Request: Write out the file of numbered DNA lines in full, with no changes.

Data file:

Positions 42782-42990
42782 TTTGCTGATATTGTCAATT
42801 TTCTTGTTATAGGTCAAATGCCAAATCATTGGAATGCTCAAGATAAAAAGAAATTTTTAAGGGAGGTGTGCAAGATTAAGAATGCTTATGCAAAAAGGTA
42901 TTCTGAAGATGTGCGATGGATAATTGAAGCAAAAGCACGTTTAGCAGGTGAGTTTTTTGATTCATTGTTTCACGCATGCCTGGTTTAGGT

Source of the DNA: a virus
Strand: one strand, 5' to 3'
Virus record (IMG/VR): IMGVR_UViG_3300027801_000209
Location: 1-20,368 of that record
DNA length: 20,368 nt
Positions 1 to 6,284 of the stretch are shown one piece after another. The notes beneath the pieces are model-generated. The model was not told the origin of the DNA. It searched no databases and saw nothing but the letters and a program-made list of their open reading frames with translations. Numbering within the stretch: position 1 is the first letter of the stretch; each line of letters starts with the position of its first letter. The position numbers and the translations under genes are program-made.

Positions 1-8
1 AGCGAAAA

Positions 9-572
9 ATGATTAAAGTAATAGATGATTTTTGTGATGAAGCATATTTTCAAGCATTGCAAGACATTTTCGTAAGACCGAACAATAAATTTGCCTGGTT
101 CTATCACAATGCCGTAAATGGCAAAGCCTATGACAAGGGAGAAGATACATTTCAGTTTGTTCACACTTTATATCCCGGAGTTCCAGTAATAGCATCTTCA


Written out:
Positions 42782-42990
42782 TTTGCTGATATTGTCAATT
42801 TTCTTGTTATAGGTCAAATGCCAAATCATTGGAATGCTCAAGATAAAAAGAAATTTTTAAGGGAGGTGTGCAAGATTAAGAATGCTTATGCAAAAAGGTA
42901 TTCTGAAGATGTGCGATGGATAATTGAAGCAAAAGCACGTTTAGCAGGTGAGTTTTTTGATTCATTGTTTCACGCATGCCTGGTTTAGGT

Source of the DNA: a virus
Strand: one strand, 5' to 3'
Virus record (IMG/VR): IMGVR_UViG_3300027801_000209
Location: 1-20,368 of that record
DNA length: 20,368 nt
Positions 1 to 6,284 of the stretch are shown one piece after another. The notes beneath the pieces are model-generated. The model was not told the origin of the DNA. It searched no databases and saw nothing but the letters and a program-made list of their open reading frames with translations. Numbering within the stretch: position 1 is the first letter of the stretch; each line of letters starts with the position of its first letter. The position numbers and the translations under genes are program-made.

Positions 1-8
1 AGCGAAAA

Positions 9-572
9 ATGATTAAAGTAATAGATGATTTTTGTGATGAAGCATATTTTCAAGCATTGCAAGACATTTTCGTAAGACCGAACAATAAATTTGCCTGGTT
101 CTATCACAATGCCGTAAATGGCAAAGCCTATGACAAGGGAGAAGATACATTTCAGTTTGTTCACACTTTATATCCCGGAGTTCCAGTAATAGCATCTTCA